The commander’s is more a one-man job, as the crew’s is more team work, than any other employment afloat. That is why the relations between submarine officers and men are what they are. They play hourly for each other’s lives with Death the Umpire always at their elbow on tiptoe to give them “Out.”
There is a stretch of water, once dear to amateur yachtsmen, now given over to scouts, submarines,destroyers, and, of course, contingents of trawlers. We were waiting the return of some boats which were due to report. A couple surged up the still harbour in the afternoon light and tied up beside their sisters. There climbed out of them three or four high-booted, sunken-eyed pirates clad in sweaters, under jackets that a stoker of the last generation would have disowned. This was their first chance to compare notes at close hand. Together they lamented the loss of a Zeppelin—“a perfect mug of a Zepp,” who had come down very low and offered one of them a sitting shot. “But what can you do with our guns? I gave him what I had, and then he started bombing.”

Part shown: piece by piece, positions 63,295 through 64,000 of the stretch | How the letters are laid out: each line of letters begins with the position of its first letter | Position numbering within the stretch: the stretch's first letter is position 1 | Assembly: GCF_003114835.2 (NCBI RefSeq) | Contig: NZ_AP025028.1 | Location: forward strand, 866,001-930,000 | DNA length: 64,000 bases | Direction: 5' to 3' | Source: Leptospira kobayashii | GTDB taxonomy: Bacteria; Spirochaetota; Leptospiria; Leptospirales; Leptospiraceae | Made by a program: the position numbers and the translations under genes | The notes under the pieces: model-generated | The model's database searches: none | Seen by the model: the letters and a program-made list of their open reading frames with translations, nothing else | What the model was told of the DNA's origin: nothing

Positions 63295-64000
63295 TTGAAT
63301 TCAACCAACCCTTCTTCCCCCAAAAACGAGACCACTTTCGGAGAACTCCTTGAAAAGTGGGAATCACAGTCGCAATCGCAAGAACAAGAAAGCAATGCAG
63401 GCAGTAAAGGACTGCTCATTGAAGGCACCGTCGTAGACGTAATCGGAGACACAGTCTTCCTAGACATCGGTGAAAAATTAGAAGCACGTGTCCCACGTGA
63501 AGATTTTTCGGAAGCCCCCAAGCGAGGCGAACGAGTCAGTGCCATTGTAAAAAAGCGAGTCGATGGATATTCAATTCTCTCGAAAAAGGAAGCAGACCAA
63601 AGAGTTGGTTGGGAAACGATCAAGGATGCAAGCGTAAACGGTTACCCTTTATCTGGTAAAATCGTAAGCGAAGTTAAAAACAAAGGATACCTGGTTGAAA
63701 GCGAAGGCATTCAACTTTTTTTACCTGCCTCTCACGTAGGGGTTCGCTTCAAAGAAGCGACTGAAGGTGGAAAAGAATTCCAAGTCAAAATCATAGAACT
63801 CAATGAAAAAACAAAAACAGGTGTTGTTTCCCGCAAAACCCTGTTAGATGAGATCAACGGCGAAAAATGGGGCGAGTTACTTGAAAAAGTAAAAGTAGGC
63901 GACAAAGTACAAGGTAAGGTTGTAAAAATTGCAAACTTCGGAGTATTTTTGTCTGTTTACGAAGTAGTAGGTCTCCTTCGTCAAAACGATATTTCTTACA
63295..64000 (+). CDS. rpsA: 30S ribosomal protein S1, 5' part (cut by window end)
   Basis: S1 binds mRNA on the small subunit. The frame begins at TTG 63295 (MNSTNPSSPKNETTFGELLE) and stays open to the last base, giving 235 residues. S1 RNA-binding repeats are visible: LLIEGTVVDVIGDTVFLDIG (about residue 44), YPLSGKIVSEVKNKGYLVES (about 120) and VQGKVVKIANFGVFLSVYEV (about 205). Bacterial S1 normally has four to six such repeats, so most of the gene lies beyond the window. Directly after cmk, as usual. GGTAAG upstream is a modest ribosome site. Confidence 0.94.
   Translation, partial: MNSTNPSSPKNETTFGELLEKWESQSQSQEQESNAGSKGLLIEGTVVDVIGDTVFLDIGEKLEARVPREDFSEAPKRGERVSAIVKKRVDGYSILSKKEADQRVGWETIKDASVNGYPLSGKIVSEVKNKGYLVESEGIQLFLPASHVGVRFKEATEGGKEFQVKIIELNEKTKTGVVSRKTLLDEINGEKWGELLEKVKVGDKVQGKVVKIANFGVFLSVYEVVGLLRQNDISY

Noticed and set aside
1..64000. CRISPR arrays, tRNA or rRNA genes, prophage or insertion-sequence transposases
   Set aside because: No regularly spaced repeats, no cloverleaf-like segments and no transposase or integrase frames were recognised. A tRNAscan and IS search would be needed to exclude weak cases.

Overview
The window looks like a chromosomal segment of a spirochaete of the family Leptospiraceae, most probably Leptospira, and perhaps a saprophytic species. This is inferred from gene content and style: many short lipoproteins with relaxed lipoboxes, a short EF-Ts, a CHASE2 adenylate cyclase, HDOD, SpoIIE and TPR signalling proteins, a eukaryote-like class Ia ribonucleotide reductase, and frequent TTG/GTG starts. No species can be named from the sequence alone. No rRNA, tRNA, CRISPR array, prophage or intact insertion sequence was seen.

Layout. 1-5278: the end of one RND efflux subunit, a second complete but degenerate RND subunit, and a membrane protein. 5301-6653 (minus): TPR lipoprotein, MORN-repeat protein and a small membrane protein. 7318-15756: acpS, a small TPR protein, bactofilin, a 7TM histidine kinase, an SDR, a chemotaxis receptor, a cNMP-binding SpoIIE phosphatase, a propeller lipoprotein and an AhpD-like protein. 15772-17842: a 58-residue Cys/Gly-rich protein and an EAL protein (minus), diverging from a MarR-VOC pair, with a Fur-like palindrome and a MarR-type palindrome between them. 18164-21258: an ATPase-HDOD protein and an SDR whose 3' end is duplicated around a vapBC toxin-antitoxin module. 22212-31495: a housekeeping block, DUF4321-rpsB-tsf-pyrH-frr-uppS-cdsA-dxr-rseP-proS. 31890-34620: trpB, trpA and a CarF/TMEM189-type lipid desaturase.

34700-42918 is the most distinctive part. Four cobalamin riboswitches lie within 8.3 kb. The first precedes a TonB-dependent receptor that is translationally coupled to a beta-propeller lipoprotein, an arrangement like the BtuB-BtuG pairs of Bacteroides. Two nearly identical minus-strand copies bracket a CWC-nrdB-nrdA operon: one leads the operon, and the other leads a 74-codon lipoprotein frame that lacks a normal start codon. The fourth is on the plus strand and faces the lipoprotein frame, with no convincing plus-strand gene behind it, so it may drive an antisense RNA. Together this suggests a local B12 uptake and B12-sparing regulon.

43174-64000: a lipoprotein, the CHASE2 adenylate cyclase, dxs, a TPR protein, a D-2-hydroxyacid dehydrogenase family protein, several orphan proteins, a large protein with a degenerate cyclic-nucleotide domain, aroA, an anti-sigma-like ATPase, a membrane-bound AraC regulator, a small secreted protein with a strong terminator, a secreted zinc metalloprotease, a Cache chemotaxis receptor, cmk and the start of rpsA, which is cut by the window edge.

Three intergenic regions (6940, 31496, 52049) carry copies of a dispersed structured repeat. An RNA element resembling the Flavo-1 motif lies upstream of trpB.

“I know he did,” another said. “I heard him. That’s what brought me down to you. I thought he had you that last time”
“No, I was forty foot under when he hove out the big ’un. What happened to you?”
“My steering-gear jammed just after I went down, and I had to go round in circles till I got it straightened out. But wasn’t he a mug!”
“Was he the brute with the patch on his port side?” a sister-boat demanded.
“No! This fellow had just been hatched. He was almost sitting on the water, heaving bombs over.”
“And my blasted steering-gear went and chose then to go wrong,” the other commander mourned.
“I thought his last little egg was going to get me!”
Half an hour later I was formally introduced to three or four quite strange, quite immaculate officers, freshly shaved, and a little tired about the eyes, whom I thought I had met before.